Tolosa – A Little Bit of Heaven in Basque Country
It’s six o’clock in the morning of the second of February, and I have to click on the calendar to find out what day of the week it is. Sunday. It is Sunday. And Iggy the Hymer motorhome is parked up at a huge parking lot with about thirty other vans, in Logroño, Rioja country, in Northern Spain.
It is “catch up with the blog day”, and before I can tell you about our day in Logroño yesterday I must first skip back a day. Back to Friday and Iggy rolling out of the French motorhome aire in Saint-Lon-les-Mines, and heading for the Spanish border and the little town of Tolosa.
Donostia/San Sebastian is the obvious stop when taking this route into Spain. It’s a really lovely place to visit, and it was tempting me quite a lot. But we have stopped there twice before, and my driving force is always to explore. To seek out new places, make new footprints in my own, personal sand. I have always been an explorer at heart, and this is why, when we travel, I learn nothing about our destinations until we reach them.
Each day, or maybe the day before, I pick a likely looking spot from Google and Park4night. Roughly the distance we want to drive, and roughly in the direction of the furthest point we can reach on our current tour. And for this day,Tolosa was it. A small town in the Basque country, with a free motorhome aire and a pretty looking picture on Google images.
Even though our destination was only a hundred miles away, we were going to take the scenic route through the hairpin bends of the back roads, and it was a good three and a half hours drive away.
Our long six hour drive days through France were behind us though, and we were looking forward to the trip on this beautiful, sunny and warm, last day of January. These last few miles of France always take a while off the toll roads, but the scenery is much better. It was the third time now that we’d driven this route, and the twin spires of Bayonne cathedral were like old friends when they appeared through Iggy’s windscreen.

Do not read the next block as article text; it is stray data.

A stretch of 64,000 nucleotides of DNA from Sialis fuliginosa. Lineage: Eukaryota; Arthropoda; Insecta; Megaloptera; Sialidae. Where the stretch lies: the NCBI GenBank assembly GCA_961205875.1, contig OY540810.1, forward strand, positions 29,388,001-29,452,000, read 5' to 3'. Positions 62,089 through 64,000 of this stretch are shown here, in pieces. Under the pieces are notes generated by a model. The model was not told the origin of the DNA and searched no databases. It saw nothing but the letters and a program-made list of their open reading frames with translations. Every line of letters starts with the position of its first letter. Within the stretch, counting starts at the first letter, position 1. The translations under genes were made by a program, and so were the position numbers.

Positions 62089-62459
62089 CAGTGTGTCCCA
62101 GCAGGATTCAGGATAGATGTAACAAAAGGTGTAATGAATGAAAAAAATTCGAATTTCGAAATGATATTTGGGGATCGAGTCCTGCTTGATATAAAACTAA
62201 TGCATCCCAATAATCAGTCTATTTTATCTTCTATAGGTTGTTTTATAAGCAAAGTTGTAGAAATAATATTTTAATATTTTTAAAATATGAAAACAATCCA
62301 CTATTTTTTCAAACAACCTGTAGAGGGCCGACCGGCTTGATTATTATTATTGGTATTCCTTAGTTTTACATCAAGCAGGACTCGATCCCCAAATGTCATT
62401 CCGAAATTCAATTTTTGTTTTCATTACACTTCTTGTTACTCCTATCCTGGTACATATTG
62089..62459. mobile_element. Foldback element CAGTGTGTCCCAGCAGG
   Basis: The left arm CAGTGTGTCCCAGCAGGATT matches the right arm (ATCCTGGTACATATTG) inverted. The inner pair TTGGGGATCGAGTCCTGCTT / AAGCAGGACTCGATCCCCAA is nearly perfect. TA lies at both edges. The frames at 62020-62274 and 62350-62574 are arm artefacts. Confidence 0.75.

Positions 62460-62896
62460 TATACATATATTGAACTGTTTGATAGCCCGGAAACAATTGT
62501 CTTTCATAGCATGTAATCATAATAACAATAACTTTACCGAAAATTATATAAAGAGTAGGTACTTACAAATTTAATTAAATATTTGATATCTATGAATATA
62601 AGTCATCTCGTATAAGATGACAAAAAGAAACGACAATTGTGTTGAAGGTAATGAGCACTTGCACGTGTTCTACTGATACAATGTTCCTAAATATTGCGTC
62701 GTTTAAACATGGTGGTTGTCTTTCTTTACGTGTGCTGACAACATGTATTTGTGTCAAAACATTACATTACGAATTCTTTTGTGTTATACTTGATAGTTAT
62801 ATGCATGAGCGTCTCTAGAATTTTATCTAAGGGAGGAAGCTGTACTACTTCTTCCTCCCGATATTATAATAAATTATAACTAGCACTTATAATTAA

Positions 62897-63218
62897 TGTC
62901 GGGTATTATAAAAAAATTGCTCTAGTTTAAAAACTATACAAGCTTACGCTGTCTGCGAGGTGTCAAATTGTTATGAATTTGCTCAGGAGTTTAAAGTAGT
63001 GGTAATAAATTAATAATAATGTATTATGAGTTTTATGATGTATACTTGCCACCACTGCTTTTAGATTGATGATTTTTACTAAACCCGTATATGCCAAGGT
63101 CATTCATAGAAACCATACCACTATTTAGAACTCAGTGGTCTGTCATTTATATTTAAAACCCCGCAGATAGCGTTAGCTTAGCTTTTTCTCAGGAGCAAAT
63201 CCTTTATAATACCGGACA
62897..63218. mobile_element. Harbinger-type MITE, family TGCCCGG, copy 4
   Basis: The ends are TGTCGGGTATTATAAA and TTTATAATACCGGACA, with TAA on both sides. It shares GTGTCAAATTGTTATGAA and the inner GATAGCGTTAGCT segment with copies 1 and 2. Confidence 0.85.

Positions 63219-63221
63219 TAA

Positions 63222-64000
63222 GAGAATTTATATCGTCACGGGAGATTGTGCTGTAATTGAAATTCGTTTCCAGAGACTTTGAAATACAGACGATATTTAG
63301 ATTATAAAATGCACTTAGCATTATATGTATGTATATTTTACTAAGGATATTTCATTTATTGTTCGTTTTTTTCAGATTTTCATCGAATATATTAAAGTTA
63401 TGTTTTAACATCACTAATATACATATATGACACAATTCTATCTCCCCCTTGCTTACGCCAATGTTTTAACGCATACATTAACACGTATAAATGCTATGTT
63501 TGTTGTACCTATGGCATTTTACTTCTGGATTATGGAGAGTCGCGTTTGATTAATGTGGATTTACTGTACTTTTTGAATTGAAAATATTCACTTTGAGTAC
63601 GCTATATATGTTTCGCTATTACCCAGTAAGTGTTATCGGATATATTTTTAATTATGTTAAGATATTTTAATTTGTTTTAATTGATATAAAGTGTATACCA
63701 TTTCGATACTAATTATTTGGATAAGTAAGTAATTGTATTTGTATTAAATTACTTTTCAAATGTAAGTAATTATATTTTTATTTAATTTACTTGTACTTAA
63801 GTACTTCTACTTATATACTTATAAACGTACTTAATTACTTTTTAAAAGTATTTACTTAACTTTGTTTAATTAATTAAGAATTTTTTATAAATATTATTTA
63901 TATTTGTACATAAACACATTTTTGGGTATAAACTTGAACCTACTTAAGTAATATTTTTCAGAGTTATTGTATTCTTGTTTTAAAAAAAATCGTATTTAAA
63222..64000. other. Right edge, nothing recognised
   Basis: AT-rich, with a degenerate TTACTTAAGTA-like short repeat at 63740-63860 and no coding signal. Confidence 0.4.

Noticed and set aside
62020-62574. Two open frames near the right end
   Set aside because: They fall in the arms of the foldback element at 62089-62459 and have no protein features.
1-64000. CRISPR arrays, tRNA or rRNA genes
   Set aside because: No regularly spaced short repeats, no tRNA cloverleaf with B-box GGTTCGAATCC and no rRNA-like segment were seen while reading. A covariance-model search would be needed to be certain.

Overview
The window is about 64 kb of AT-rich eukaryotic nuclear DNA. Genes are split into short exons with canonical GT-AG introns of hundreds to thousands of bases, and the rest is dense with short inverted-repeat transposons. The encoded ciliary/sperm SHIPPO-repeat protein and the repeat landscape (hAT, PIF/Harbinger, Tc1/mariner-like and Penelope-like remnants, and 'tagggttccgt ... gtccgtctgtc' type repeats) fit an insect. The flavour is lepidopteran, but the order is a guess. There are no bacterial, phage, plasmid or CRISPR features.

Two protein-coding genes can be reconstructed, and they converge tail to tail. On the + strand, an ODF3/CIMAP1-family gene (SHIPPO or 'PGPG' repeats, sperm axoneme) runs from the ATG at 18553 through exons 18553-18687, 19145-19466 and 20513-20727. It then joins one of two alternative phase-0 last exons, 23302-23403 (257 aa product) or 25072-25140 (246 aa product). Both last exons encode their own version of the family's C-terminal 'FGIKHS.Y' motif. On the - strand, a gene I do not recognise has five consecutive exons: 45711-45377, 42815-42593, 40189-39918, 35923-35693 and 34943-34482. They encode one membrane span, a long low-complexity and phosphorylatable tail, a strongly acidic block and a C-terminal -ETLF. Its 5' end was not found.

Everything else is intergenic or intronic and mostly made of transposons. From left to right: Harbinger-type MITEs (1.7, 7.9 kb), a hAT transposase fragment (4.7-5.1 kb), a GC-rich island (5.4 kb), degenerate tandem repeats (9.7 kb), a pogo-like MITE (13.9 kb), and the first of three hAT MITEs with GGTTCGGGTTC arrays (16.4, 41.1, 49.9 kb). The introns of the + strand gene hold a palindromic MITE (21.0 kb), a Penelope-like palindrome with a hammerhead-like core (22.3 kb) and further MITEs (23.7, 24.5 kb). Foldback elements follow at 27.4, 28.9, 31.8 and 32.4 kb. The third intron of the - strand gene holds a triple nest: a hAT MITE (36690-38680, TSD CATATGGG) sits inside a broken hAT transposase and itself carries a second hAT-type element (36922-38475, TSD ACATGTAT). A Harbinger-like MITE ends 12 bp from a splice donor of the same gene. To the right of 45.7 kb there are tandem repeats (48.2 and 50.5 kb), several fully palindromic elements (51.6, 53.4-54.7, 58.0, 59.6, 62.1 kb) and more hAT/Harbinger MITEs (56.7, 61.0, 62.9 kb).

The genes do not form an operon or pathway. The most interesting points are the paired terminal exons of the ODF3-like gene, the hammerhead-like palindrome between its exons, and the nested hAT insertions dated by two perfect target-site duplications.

We commented that we really must stop here some day – as we always do. And I exclaimed over, and over again about the beautiful views, all the way from Bayonne to St-Jean-de-Luz. Where – once again as we always do – we commented on how we really must stop here some day. Maybe even on the way back this time. Instead of Donostia/San Sebastian.
A few minutes further, and we reached the final town in France, Hendaye, which quietly and without fuss, turned into the Spanish town of Irun as we crossed the river Bidasoa over a short bridge. It was the last border we would cross as EU citizens. Perhaps forever. And I turned my mind resolutely away from whatever was happening back in the UK and focused on the road ahead. Time enough for the battle against the nastiness of Westminster politics when we had to go back.
We’d had a late start this morning, and had stopped for an hour for lunch just outside of Bayonne, so the afternoon was moving on as we spiralled our way through the Spanish countryside towards Tolosa. It was a fantastic route with small twisting roads, and gorgeous villages and small towns along the way. Jay had his work cut out for him as one hairpin swung into another, but the roads were easily driveable for all their size. And after a couple of hours at 30 miles an hour we pulled into Tolosa just as the sky was starting to tinge pink from the setting sun.